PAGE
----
RICHMOND, Va. (WRIC) — A police officer in East Liverpool, Ohio is recovering this week from a drug overdose.
He searched a car for drugs on Friday, properly protected by gloves and a face mask. But it was Fentanyl powder residue on the officer’s uniform that absorbed through his skin when he tried to brush it off.
An hour later he passed out — a show of just how potent these drugs can be.
“These things are not sold on the streets with the ingredients listed,” said Rob Lawrence, Chief Operating Officer with the Richmond Ambulance Authority. “We have no clue as to what’s in there initially and neither does the user.”
While Richmond police say nothing like this has happened to one of its own officers, local first responders still take precautions.
Lawrence says it starts with first responders being aware of their surroundings when they arrive on scene.
“A key skill, of course, is observation,” said Lawrence. “To make sure that the scene is safe, not only from a protective crew perspective but also what might be laying around on the floor.”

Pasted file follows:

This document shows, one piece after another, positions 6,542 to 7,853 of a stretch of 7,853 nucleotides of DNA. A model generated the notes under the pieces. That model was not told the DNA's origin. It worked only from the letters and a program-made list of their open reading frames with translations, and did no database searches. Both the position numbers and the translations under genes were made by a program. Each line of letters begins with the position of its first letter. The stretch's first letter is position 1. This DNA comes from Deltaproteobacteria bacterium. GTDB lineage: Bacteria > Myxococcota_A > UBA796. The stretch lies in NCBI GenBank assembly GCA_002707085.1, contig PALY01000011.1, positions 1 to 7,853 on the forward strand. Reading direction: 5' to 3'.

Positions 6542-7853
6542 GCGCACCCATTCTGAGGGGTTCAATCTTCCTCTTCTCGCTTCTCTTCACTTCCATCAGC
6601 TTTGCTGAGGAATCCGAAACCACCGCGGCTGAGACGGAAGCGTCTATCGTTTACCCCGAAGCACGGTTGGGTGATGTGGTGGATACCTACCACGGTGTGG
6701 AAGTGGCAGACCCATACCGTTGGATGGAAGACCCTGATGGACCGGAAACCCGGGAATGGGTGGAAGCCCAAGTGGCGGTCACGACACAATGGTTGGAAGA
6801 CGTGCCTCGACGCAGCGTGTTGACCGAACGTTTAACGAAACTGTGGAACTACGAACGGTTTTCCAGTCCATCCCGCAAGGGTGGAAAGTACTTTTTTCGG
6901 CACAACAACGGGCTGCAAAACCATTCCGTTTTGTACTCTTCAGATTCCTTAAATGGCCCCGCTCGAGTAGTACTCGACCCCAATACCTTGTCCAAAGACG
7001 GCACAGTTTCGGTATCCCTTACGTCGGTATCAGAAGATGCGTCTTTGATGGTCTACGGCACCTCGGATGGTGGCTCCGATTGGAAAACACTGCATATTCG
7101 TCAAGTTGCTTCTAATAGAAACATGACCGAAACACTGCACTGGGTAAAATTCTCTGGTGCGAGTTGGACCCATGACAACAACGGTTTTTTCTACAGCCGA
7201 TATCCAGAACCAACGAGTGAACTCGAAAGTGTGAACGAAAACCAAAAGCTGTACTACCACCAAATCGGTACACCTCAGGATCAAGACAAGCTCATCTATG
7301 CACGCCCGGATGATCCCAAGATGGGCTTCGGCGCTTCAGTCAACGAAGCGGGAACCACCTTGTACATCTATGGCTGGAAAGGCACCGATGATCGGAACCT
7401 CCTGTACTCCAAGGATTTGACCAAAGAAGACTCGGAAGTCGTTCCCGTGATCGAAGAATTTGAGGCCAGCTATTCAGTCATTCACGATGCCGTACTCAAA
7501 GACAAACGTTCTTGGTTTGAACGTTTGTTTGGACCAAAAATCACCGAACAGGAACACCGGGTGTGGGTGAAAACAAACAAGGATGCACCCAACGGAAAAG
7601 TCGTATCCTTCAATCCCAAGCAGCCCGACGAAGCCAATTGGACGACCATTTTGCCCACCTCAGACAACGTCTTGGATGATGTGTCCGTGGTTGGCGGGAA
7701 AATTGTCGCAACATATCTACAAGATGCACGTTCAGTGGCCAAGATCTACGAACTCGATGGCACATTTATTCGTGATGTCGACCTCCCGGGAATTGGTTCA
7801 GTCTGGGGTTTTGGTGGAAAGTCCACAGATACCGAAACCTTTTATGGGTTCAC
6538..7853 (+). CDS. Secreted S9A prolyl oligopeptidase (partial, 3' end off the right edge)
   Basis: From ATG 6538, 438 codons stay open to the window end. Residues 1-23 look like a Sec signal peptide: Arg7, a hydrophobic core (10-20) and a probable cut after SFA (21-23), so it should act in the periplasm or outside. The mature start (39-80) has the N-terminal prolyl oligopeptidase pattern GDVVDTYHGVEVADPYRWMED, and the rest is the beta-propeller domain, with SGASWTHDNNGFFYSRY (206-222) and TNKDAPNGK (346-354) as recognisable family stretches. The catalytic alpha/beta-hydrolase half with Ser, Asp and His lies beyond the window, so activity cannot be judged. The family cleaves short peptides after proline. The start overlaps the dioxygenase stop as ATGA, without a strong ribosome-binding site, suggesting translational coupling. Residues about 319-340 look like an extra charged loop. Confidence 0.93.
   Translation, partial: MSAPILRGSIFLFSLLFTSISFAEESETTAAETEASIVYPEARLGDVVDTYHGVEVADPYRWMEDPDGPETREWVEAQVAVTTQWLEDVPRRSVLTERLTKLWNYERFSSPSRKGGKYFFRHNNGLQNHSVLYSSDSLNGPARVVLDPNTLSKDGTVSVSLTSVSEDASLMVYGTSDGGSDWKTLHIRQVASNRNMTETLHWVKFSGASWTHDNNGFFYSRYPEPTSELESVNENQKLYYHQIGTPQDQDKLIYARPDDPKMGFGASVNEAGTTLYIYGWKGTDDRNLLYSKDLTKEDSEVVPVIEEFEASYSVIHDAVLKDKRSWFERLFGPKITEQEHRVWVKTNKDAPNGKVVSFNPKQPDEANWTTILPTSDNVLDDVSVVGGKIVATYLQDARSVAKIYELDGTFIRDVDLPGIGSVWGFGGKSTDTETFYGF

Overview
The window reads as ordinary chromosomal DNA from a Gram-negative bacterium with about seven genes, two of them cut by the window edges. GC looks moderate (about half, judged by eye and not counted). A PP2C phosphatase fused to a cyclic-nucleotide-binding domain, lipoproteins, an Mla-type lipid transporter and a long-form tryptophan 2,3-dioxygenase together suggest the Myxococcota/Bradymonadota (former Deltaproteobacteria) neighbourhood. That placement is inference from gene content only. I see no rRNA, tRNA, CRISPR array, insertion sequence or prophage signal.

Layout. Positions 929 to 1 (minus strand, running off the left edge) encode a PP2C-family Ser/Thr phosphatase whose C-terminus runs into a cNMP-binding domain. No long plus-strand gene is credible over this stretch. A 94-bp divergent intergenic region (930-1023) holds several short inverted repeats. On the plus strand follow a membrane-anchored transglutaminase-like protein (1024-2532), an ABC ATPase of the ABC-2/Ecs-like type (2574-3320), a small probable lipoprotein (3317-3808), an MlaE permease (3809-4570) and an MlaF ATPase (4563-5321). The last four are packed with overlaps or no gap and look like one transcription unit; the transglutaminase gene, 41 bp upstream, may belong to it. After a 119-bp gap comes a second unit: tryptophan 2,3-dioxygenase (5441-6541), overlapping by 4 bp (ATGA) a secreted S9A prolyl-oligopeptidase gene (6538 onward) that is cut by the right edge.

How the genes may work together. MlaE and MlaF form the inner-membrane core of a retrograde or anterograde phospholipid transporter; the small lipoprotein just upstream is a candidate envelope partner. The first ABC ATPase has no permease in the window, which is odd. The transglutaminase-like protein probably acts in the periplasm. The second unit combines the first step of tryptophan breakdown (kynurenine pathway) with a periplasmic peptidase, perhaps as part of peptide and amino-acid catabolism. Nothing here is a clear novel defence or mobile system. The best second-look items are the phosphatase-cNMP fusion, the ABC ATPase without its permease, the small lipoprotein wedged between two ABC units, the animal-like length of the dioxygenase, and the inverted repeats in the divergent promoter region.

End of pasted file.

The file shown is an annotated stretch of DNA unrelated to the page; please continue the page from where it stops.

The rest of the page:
As a baseline, EMTs always cover their hands.
“We use a process called universal precautions,” Lawrence said. “They will always be gloved. If it looks like it’s a white powder incident then we will withdraw and we may well go to a hazmat situation.”
In the event that an EMT is exposed to something dangerous, Richmond Ambulance Authority says it has a thorough occupational health assessment in place to monitor first responders after a dangerous incident.
“Their safety, of course, is one of our highest priorities,” said Lawrence.
The Ohio officer is doing fine after being revived by Narcan, an opiate-blocker.
Richmond Police tell 8News in 2016 it made several changes to protocol when responding to drug incidents. Now, anytime there is a white powder, the substance goes straight to the lab instead of undergoing a field test.
All officers also carry an opiate-blocker from Richmond-based company, Kaleo.